When the Care Manager Needs a Care Manager

By Lisa Bayer, J.D., CCM

I’ve had two kids and various same-day surgeries, but last month was the first time I was a fully dependent, admitted hospital patient. I’m in my 50’s so I guess that makes me pretty lucky. While it was elective foot surgery, I had been in excruciating pain for over a year. I felt as if I had no choice but to go through with it. Trust me, I looked for every excuse and reason to cancel the surgery but I just kept coming back to the fact that the pain was not going away—only getting worse.

I had no less than five opinions. Over the course of the past year I saw three podiatrists and two orthopedic surgeons. And five opinions really are five opinions. How can that be if they were all looking at the same x-rays? One doctor made me orthotics. They were no help. Another offered surgery on my “good” bad foot. When I told him I did not want to be off my feet for 6 weeks he said he could reduce that to 4 weeks. When I said that was too long, he reduced it to two weeks. Are we on Let’s Make a Deal? Needless to say I lost confidence in this doctor.

Doctor # 3 taped my foot and arranged for a handicapped placard so I could make it to the Bruce Springsteen concert. He also admitted that the surgery that I needed was way too complicated and outside of his area of specialization. I appreciated and respected his honesty. Three doctors and still no consensus or plan of action.

In between doctor appointments, I had been to physical therapy, massage therapy and a chiropractor (maybe it was my back causing me to walk improperly). Nothing was working and I was still in pain 24 hours a day. I have a high tolerance for pain but it was getting to be too much. My daily activities were affected. I could not walk even short distances. I was losing sleep because I was awoken several times during the night with shooting pain just from changing positions.

In addition to physical pain, it was starting to affect me emotionally. I was using a cane when I wasn’t around people I knew. I was not sleeping well. I had to say “no” to plans with friends and family. Things like my daughter’s college graduation, which should have been all “happy thoughts,” caused me anxiety because I did not know how I was going to negotiate the walking, waiting on lines and being on my feet for long periods of time. I actually worried about this for months if you imagine.

If you saw me, I looked totally fine. As I already mentioned, I have a high tolerance for pain. I rarely complained. If I looked and dressed “normal” and made the right excuses for not doing things like walking around NYC, then there was nothing wrong because no one could see what I was feeling.

After all, it was “only a foot.” But I needed to figure out a plan. So I did my research (this is my professional “wheel house” after all) and found two highly recommended orthopedic surgeons who specialize in foot and ankles and were affiliated with different New York teaching hospitals. I needed to “go big.” Doctor #4 examined my foot and knew immediately what the problem was. He explained that my ligament had torn. The combination of the torn ligament and the resulting deformity necessitated five different procedures. My foot needed to be reconstructed. It was a huge surgery with a long recovery and he did not want me to make any decisions lightly. He told me to come back in two months so that we could talk again.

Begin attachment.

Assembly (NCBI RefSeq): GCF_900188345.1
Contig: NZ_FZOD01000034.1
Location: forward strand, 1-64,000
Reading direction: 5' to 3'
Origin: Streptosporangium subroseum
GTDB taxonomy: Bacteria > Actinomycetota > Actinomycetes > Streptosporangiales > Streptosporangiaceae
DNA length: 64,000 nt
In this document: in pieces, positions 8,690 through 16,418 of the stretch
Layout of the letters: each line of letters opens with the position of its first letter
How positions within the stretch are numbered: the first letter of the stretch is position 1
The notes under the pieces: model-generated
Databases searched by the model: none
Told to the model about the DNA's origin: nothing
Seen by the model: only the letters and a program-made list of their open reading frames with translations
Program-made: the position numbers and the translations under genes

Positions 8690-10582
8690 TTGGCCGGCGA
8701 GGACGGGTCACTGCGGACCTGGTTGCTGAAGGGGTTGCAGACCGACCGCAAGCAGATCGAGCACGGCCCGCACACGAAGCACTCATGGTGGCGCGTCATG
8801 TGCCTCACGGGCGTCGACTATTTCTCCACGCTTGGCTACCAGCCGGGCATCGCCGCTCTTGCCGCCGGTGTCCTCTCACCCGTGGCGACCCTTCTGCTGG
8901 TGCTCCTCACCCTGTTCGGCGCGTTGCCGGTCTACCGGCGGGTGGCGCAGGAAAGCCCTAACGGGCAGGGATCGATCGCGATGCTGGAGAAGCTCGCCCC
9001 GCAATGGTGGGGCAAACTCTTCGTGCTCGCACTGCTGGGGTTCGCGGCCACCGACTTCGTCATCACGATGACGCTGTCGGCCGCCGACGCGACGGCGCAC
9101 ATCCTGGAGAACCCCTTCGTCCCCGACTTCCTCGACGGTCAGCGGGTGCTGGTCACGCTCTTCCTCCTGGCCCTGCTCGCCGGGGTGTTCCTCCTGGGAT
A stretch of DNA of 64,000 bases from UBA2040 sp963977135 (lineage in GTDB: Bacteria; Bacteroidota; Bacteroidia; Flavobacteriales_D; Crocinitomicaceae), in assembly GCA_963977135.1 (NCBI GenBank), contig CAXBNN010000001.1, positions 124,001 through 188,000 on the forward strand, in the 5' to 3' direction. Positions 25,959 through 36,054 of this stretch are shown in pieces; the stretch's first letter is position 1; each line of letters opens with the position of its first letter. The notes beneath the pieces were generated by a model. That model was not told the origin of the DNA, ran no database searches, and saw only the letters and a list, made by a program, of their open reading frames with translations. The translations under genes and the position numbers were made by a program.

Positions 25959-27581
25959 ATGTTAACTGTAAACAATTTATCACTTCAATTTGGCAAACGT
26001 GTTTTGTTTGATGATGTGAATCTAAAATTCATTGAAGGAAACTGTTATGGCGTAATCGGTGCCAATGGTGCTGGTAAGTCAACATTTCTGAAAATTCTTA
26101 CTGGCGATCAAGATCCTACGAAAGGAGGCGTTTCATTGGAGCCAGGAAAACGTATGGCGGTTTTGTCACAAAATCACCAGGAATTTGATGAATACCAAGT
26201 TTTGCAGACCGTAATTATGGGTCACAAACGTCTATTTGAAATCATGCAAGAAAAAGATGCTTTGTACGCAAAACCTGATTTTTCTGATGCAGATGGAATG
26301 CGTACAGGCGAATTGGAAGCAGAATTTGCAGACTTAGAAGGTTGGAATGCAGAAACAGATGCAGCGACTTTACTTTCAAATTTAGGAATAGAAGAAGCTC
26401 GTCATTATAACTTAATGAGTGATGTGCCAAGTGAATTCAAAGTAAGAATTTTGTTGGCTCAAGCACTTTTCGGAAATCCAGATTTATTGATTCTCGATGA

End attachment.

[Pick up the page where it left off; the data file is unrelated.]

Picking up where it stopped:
When I explained to my husband what was going on, he encouraged me to make an appointment for a second opinion so I went to see Doctor #5. I had to point out twice where the pain was mostly coming from. He talked about bunion surgery. That was the least of my problems. Finally, after me leading him down the path (I did not share that I had already seen someone else) he thought maybe I should get an MRI in case I had a ligament problem. Needless to say, I did not have confidence in Doctor #5 either.

So, back I went to Dr. #4. My husband could not physically attend the appointment but we brought him in remotely. We talked again about surgery. It was an involved procedure with a long recovery so my doctor really REALLY wanted me to think it through. When I went back 8 weeks later I was no better. I brought my husband this time. I wanted to see what he thought of my doctor. He asked thoughtful questions that I had not thought about (I was singularly focused on the recovery time) such as the risk of RSD. I scheduled my surgery before I left.

Even though I am a professional care manager here I was the patient. I needed someone else to think of the questions and to share their opinion. My husband insisted on the second surgical opinion and he was right. If nothing else, it solidified my confidence in my doctor.

As a care manager, I always encourage my clients to ask questions and, if appropriate, to get multiple opinions. I also insist that they have an advocate with them at their doctor appointments. We all need someone who will ask the right questions and take notes. This is even more important when someone has memory issues such as Alzheimer’s disease, is hard of hearing or seeing, or is facing a serious illness. Sometimes it is not the surgery or treatment itself but the side effects and after care. For example, any hospital stay or use of anesthesia can cause their own long-term effects for persons with dementia.

LMR Elder Care can help and be “your person” when you are scared and vulnerable. We know the important questions to ask so that you can make informed decisions regarding small or large medical matters. We also make sure that the information is shared among medical providers and family caregivers. This is especially important when you have multiple providers who do not share the same network. In my case, I knew the questions to ask and how to get the information I needed. But I was the patient this time and I still needed my husband to be MY advocate.